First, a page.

The conference organisers are to be congratulated on bringing together an interesting collection of contributors’ and participants and I was pleased that I was able to take part. The Rector of the University, Professor Sulaiman Bin Abdallah Aba Alkhail is certainly a powerhouse and very supportive of the educational mission of the university. He spoke at the opening and closing of the meeting.
The visit to Riyadh also allowed me the opportunity to spend a day at the medical school at Al Imam Muhammad Ibn Saud Islamic University. He has the charisma both when talking to a group and an individual, which is sadly lacking in many leaders. Within the Kingdom of Saudi Arabia there is continuing and growing interest in medical education and just gone to press is the second Saudi Supplement for Medical Teacher which will be published along with the April issue of the journal. We are receiving now more papers submitted for publication to the journal from Saudi Arabia.
One final piece of news from Saudi. After a two year process the University Council in the Kingdom and the King have given their approval to the signing of a Memorandum of Understanding between the Saudi Society for Medical Education (SSME) and AMEE. This sets the scene for more collaboration between the two organisations. Madalena Patricio as AMEE President will be visiting Abha in Saudi Arabia shortly to sign the MoU on behalf of AMEE. AMEE has a growing number of members from the region.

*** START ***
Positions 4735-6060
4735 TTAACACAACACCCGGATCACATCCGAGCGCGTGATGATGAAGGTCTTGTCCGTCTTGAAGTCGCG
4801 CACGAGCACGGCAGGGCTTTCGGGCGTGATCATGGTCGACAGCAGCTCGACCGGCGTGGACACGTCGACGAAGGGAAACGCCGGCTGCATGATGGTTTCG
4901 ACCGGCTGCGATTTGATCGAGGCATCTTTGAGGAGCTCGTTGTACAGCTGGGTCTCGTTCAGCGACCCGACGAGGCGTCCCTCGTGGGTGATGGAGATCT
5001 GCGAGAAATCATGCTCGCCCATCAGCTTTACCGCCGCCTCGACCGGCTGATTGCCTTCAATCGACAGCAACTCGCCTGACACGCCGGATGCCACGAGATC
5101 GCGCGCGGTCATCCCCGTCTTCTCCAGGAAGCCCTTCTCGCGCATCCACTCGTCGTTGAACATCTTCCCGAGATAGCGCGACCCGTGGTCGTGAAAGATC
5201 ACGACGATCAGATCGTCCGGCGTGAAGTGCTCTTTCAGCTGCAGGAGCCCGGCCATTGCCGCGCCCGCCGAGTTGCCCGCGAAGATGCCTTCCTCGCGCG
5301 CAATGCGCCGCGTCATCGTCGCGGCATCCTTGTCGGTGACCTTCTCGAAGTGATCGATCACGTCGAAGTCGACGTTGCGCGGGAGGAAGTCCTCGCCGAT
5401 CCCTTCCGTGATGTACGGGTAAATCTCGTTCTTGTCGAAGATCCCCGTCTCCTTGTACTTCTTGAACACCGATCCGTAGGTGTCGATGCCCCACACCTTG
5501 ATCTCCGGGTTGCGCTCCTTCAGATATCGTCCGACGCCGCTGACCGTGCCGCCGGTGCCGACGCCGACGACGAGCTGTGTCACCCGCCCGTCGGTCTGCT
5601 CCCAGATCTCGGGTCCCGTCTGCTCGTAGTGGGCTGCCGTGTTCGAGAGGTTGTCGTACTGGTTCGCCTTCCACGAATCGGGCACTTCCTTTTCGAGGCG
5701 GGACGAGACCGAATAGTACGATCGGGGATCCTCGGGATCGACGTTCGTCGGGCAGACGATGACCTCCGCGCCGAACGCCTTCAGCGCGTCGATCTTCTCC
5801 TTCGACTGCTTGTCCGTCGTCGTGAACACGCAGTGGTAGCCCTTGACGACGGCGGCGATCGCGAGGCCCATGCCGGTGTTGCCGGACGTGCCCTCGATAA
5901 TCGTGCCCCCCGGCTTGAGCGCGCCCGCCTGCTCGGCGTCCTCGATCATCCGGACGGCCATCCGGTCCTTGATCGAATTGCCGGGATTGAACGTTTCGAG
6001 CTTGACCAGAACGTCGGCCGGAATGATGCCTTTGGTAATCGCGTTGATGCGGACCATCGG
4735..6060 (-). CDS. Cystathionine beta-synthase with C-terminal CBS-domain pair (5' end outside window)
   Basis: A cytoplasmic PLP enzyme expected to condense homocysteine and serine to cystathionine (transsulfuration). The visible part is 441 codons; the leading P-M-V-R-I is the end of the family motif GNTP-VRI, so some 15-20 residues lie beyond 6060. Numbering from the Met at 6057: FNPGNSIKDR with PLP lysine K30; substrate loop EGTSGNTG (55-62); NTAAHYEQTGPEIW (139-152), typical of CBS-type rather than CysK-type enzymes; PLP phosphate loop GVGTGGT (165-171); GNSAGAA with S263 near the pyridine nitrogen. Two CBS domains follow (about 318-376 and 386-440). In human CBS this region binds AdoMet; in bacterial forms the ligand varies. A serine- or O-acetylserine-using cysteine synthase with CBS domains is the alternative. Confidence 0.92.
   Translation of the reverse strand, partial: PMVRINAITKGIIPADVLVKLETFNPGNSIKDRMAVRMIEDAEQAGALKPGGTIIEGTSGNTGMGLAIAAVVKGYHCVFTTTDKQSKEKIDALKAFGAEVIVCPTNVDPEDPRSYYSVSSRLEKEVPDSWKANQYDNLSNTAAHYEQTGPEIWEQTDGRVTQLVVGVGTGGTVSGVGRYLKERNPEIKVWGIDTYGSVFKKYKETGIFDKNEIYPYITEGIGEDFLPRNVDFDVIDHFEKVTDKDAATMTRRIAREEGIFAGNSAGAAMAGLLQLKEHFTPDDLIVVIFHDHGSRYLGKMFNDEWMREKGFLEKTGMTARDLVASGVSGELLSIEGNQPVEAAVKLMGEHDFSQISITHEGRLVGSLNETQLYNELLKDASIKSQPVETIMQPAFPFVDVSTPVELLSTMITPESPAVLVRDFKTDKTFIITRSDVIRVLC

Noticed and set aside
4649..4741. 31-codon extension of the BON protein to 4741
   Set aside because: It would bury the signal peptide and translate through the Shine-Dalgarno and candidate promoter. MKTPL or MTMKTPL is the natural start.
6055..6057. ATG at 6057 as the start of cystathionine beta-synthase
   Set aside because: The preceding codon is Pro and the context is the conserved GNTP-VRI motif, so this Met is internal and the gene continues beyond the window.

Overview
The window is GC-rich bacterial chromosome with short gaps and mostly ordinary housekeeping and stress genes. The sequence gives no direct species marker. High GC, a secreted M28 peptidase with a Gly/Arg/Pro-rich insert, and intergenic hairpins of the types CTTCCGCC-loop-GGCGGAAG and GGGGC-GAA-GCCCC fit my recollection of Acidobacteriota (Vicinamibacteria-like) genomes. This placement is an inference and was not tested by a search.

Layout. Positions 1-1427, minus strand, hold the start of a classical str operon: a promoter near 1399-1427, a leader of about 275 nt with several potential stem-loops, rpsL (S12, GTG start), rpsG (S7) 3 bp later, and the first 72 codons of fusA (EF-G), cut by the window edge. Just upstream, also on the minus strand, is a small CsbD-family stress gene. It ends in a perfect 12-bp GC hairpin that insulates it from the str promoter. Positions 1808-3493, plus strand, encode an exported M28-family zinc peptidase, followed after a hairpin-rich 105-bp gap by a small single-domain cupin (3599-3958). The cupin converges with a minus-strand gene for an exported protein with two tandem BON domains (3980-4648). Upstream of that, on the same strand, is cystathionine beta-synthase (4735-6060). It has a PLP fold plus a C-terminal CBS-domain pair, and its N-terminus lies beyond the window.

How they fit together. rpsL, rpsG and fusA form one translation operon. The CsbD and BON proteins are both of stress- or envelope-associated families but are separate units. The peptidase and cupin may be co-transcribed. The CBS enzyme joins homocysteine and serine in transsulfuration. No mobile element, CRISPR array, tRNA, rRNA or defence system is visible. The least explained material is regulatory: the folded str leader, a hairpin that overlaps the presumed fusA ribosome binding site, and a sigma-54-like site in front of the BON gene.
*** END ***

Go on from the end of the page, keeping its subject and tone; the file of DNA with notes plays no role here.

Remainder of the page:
One final piece of news not relating to Saudi. The spring meeting of the AMEE Executive will be held in London from 15-17th February. This is a three day meeting at which the Executive looks at progress over the past year, at current AMEE activities and at possible future developments. We look forward this year to having input from the four AMEE committees addressing Research in Medical Education, e-Learning, Simulation and Postgraduate Education. Any thoughts or suggestions from readers of the blog would be welcome. Among the immediate issues we will be discussing will be the use of e-posters at AMEE 2013 in Prague. Despite a few hitches, the pilot testing last year appeared to be a big success and we are currently looking at the arrangements for AMEE 2013 in Prague. This should have interactive posters as last year and not simply as PDFs dumped on a screen. We would be delighted to hear from anyone who has had experience of interactive e-posters at a meeting. As a first time initiative last year, Innovative Technology in Riyadh did a great job working with us and supporting the initiative.
Should we be more unconventional in our relations with students? The February issue of Wired describes how Tony Hsieh, cofounder of online clothing company Zappos, offers cash for people to leave his business. After training employees for two weeks at full pay, he offers each of them $2,000 (£1,250) in cash to quit on the spot. “It’s ingenious” suggests Robert Stephens. “For a relatively small sum, Hsieh is able to weed out those who aren’t fully committed to Zappos’ zeal for customer service. Almost all refuse the offer.” Could we replicate this in medical education by offering two weeks into each course of lectures a refund to students of part of their fee if they did not want to attend the remainder of the course?